Eureka! A week in an artist colony

Posted by Jennifer Rossuck - 01 April, 2015

2015-03-20 17.17.28The creative process requires periods of intense concentration; interaction and feedback; and relaxation and renewal. Our Interim Trip to the Writers' Colony in Eureka Springs, Arkansas provided all three.

Whether pursuing the literary, visual, performance, or culinary arts, we brought our creativity and our imagination, along with an unstarted or unfinished project, to the Writers’ Colony where we work in a “salon” atmosphere that combines group work (e.g. journaling and discussions) with solitude. Several hours each day are devoted to independent work during which students are free to read, write, compose, design, sketch, film, paint, cook, sing, sew, take photographs.

Inspiration comes from the environment as well as from teacher/peer feedback as we explore the historic town, just a pleasant five-minute walk away. Located in the heart of the Arkansas Appalachian Mountains, Eureka Springs (nicknamed “Little Switzerland”) offers art galleries, Victorian homes, and world-class restaurants. We can see the Christ of the Ozarks (a seven-story statue overlooking the town created by Emmett Sullivan, one of the sculptors of Mount Rushmore) and tour The Crescent Hotel (one of America's most haunted hotels and featured on numerous national television programs for its paranormal activities). The trip culminates when each participant shares his or her creative work.

Nate Gee, my colleague in the Upper School English Department, was my co-chaperone. He led all of the journaling sessions and oversaw the set-up of meals. Sometimes he made pancakes out of leftover mashed potatoes or taught students how to make scrambled eggs or grilled cheese sandwiches.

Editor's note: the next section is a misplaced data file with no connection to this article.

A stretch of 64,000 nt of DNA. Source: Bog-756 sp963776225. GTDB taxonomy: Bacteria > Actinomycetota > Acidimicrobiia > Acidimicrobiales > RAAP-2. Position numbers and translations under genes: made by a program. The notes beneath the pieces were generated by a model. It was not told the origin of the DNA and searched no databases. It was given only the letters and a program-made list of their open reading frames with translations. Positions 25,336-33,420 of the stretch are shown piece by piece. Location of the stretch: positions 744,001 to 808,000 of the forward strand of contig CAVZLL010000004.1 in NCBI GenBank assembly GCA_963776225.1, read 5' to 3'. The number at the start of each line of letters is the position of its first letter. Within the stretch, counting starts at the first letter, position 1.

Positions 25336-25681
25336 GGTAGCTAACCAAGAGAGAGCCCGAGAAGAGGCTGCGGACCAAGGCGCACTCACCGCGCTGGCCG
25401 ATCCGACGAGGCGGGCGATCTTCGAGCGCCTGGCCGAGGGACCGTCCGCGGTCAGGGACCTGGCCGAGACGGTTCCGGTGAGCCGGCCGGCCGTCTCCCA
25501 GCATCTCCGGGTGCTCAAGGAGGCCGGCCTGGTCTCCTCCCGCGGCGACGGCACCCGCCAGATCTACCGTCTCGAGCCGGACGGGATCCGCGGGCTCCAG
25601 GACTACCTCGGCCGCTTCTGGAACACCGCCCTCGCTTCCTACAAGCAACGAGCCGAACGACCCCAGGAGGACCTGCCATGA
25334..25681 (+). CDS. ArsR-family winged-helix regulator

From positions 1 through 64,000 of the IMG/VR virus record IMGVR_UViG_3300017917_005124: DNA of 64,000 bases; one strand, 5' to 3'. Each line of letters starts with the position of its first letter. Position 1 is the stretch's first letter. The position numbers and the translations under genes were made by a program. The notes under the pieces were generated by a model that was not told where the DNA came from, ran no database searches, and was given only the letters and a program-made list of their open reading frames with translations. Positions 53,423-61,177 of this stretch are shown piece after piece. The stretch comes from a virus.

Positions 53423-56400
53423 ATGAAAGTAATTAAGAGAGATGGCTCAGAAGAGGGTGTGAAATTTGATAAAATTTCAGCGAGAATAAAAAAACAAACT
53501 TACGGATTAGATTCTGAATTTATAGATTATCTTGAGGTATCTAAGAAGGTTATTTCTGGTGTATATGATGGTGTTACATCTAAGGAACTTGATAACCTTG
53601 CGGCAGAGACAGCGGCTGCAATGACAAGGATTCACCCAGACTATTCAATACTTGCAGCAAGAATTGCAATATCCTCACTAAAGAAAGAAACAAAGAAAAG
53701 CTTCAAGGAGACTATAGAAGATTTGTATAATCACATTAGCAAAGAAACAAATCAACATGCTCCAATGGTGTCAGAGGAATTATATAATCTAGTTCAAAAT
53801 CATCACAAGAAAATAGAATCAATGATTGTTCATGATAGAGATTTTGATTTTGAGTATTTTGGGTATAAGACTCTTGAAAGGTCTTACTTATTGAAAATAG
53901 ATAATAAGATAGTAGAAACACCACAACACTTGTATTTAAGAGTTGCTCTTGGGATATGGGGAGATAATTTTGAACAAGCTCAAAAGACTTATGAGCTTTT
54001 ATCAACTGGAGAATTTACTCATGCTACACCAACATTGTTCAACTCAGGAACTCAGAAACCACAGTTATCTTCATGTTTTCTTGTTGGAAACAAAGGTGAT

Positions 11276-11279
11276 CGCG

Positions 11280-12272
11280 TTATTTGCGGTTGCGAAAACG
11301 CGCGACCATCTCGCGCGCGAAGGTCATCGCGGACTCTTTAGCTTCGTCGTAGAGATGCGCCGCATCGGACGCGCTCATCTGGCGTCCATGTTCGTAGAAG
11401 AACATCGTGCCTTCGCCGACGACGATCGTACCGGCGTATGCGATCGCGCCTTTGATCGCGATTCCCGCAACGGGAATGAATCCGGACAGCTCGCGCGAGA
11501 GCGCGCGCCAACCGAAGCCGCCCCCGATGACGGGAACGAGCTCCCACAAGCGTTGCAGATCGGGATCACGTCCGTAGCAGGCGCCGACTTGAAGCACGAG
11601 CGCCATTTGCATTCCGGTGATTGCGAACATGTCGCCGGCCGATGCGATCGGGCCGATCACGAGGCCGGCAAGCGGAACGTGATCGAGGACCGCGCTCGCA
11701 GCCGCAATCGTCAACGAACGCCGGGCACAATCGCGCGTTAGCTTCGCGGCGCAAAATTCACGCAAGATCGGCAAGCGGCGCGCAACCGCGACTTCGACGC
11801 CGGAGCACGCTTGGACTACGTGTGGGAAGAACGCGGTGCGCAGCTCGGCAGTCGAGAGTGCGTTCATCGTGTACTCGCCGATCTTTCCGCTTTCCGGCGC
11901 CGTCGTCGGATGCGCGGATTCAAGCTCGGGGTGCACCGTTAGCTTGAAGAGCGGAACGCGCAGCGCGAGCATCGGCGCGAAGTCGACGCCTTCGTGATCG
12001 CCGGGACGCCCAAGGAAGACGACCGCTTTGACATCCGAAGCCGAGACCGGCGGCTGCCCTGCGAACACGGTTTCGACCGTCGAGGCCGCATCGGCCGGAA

Mr. Gee worked his way through college in a variety of restaurants back in the 90’s, in Oxford, Mississippi. After gaining more experience, he became head baker at a local restaurant then worked for a few years after getting his B.A. He also became part of a community of talented southern chefs. He went back to school a few years later to get his M.A., then moved to New Orleans to teach high school English from 2001-2012. One of his proudest moments was helping to open Clancy’s, an iconic Uptown New Orleans Creole Restaurant, with friends after Hurricane Katrina. They staffed their restaurant with head chefs from unopened, storm-ravaged restaurants and out-of-work school teachers helped to prep and wash dishes. During his time in New Orleans, he taught summer school cooking classes to teenagers and developed a curriculum that helped them to develop knife skills, an understanding of essential ingredients, menu formation, and shopping within a budget.

At the Colony, Mr. Gee stays in the Culinary Suite and is willing to teach those who are interested in cooking things like strawberry shortcake or macaroons. Above all, Mr. Gee is passionate about creating and maintaining a sane balance between the individual work associated with the projects underway and the creation of a supportive, inspiring, and inclusive community of learners.

On the long bus ride, the kids opted to play “Truth or Truth” for hours and hours rather than watch movies. They tried to make their questions to each other as philosophical as possible (e.g. What type of art has the least value?) but they also asked things like “What’s been hardest for you in high school?” and “Who is the most intimidating student/teacher?” Seth taught everyone a card game and Sarah told silly fortunes. Meghan and Elle played the game of Life on an app. I kept track of weird place names and signs such as Toad Suck Park; Whole Hog Café; and Pickles Gap Cycle Shack.